Mono Aftertouch is flexible in that any MIDI CC can be assigned to monoAT, as well as mod wheel or pitch bend up or down.

Although three split zones might sound limited today, it is actually practical enough with an 88 key controller.  The only omission I would've liked is 14-bit NRPNs, but I can live without them.  But even today the MIDIBoard is a powerful MIDI controller.  I used to use mine onstage to automatically change patches, volume, FX, and other parameters for each song.  It required some elbow grease, but once the songs were programmed it was a breeze to automate sounds for each song.  top

Two reasons why the MIDIBoard is popular among owners are its action and its polyphonic aftertouch.  The keys are solid wood and are good long length with the fulcrum pins at approximately the same point of a real piano.  And the mass of the keys helps to make aftertouch very controllable.  There were two different keysets for the wood action depending on where the MB was made.  If the rear panel badge says "Made in USA" then it has the Baldwin keyset.  If it says "Made in Japan", then you're in luck.  Hal Chamberlin, the designer of the MB, tells me that Hammond-Suzuki (yes, the Hammond clonewheel makers!!!) built the wooden keyset for the japanese models.  The H-S keysets feel wonderful, the closest to a real piano I have experienced.  To date I have yet to find a controller whose action feels as good as the H-S equipped MB.  I have played other MBs with the Baldwin keyset, it feels looser and lighter than the H-S but it is still a good action for piano players. top

Polyphonic aftertouch... the biggest feature of the MIDIBoard.  Few MIDI synths respond to polyAT, and the MB is one of the few controllers to feature it.  But once you experienced polyAT, you'll wonder how you worked without it.  Channel aftertouch (aka monophonic aftertouch) only generates a single aftertouch message per midi channel, no matter how many keys are pressed.  MonoAT is often used as a substitute for the mod wheel to impart vibrato.  Key aftertouch (aka polyphonic aftertouch) generates an aftertouch message per key.  Each individual key has separate polyAT controls.  This is best exploited to modulate volume or timbre of voices.  Strings and choirs are great voices for polyAT, as you can fade in/out individual notes just by varying the pressure in your fingers.  You get very realistic swells when using this technique.  Pads and other synth voices benefit greatly when polyAT is routed to filter cutoff, so you can make each note brighter or duller by varying the pressure in your fingers.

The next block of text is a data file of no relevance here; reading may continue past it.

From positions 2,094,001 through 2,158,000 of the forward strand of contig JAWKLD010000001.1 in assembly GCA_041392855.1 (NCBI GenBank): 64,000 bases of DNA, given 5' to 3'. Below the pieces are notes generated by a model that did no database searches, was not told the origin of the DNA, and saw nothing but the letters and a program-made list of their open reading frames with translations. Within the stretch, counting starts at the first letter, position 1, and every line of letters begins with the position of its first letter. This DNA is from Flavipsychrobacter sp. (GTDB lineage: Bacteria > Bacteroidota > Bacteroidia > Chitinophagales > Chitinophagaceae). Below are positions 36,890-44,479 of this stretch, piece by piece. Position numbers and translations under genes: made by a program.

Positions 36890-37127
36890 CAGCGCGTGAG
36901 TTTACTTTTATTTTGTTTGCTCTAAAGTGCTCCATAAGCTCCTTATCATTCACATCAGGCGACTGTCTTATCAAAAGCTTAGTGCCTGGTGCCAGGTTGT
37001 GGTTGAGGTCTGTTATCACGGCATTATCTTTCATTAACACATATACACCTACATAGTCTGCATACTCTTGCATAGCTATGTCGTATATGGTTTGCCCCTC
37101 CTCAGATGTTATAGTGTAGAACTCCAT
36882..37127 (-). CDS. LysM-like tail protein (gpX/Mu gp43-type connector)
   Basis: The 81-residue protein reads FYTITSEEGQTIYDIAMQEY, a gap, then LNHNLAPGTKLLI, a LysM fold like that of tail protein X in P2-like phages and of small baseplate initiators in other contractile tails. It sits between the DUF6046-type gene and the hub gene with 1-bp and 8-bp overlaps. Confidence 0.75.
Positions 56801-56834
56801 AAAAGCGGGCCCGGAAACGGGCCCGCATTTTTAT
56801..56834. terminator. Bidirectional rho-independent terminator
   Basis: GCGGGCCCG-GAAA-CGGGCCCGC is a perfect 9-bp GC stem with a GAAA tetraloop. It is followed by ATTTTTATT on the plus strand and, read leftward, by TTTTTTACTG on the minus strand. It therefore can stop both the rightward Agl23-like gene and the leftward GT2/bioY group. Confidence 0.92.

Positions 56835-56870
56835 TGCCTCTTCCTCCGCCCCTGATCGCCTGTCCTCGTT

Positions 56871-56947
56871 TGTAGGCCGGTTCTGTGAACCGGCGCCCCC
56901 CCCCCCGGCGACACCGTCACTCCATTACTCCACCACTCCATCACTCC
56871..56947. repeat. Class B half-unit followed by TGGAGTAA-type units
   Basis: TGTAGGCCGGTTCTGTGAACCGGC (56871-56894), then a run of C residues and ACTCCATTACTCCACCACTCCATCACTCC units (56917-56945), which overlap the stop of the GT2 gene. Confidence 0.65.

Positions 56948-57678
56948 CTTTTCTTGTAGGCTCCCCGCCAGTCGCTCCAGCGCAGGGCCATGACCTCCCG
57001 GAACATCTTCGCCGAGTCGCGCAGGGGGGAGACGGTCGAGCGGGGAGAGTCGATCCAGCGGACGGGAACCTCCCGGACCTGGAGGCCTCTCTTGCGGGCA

But be warned - polyAT can generate very dense MIDI traffic that can overwhelm MIDI devices.  Some MIDI sequencers will not record polyAT messages.  One of my early experiments with the MB was with my Memorymoog.  When polyAT (inadvertantly left on) overwhelmed that poor Z80 processor in the Memorymoog, it sent it into never-never land (the only time I ever had this happen) and upon cycling power on the Memorymoog, I discovered that several patches had been overwritten because the MIDI buffer stack in the MM had overflowed and thus spilled over into patch memory.  Ouch!

PolyAT fell out of favor until the arrival of softsynths, primarily the Arturia CS-80V.  This softsynth is a software emulation (rather good one too, I played with it at a NAMM show) of the famed Yamaha CS-80 of the late 1970s, an analog polysynth which also featured polyAT.  The CS-80V will respond to MIDI polyAT, but customers found that there were no MIDI controllers in production that generated polyAT!  GEM and Ensoniq made keyboards with polyAT, but they were not 88 key weighted action controllers.  Suddenly MIDIBoards were back in demand, as CS-80V users wanted them for their polyAT features. top

Firmware v3.0 is the last and best OS and can be identified by the 48 instrument parameters on the front panel label (older OS have fewer parameters), and when the MB boots up "M I D I B d 3 0" appears briefly on the display.  Many older MIDIBoards have been updated to v3.0 and it is common to find panel overlays over the old panel legends.  No new firmware has been released since 1989 and Kurzweil under Young-Chang no longer supports the MIDIBoard.

MIDIBoards with older OS could be upgraded to v3.0 but the upgrade may not be as simple as copying OS EPROMs.  MBs had three versions of the logic boards (located at the rear of the chassis), and if your MB contains the first version of the board (about 12 inches long) then a daughterboard is required along with the v3.0 ROM upgrade.  There is no known source for these daughterboards as they are long out of production.  If your MB has the long logic board then no daughterboard is needed, only the EPROMs.